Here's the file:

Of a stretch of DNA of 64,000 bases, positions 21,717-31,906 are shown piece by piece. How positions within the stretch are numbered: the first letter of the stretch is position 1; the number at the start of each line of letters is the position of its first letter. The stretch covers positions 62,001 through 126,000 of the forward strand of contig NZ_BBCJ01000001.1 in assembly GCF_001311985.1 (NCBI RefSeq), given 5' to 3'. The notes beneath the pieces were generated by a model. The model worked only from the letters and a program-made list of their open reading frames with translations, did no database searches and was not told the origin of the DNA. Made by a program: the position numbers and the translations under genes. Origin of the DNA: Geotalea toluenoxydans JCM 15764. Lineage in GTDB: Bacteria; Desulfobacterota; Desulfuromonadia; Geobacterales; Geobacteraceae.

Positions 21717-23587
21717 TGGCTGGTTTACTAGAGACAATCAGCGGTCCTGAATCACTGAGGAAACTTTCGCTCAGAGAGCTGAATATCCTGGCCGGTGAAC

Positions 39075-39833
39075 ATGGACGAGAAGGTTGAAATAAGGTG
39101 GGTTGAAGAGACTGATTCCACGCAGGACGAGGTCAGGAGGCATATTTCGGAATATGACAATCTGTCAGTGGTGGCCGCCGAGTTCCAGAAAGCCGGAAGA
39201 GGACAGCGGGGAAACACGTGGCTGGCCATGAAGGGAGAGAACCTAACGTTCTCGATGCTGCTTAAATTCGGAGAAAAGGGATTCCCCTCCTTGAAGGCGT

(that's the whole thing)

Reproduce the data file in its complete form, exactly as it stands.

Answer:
Of a stretch of DNA of 64,000 bases, positions 21,717-31,906 are shown piece by piece. How positions within the stretch are numbered: the first letter of the stretch is position 1; the number at the start of each line of letters is the position of its first letter. The stretch covers positions 62,001 through 126,000 of the forward strand of contig NZ_BBCJ01000001.1 in assembly GCF_001311985.1 (NCBI RefSeq), given 5' to 3'. The notes beneath the pieces were generated by a model. The model worked only from the letters and a program-made list of their open reading frames with translations, did no database searches and was not told the origin of the DNA. Made by a program: the position numbers and the translations under genes. Origin of the DNA: Geotalea toluenoxydans JCM 15764. Lineage in GTDB: Bacteria; Desulfobacterota; Desulfuromonadia; Geobacterales; Geobacteraceae.

Positions 21717-23587
21717 TGGCTGGTTTACTAGAGACAATCAGCGGTCCTGAATCACTGAGGAAACTTTCGCTCAGAGAGCTGAATATCCTGGCCGGTGAAC

Positions 39075-39833
39075 ATGGACGAGAAGGTTGAAATAAGGTG
39101 GGTTGAAGAGACTGATTCCACGCAGGACGAGGTCAGGAGGCATATTTCGGAATATGACAATCTGTCAGTGGTGGCCGCCGAGTTCCAGAAAGCCGGAAGA
39201 GGACAGCGGGGAAACACGTGGCTGGCCATGAAGGGAGAGAACCTAACGTTCTCGATGCTGCTTAAATTCGGAGAAAAGGGATTCCCCTCCTTGAAGGCGT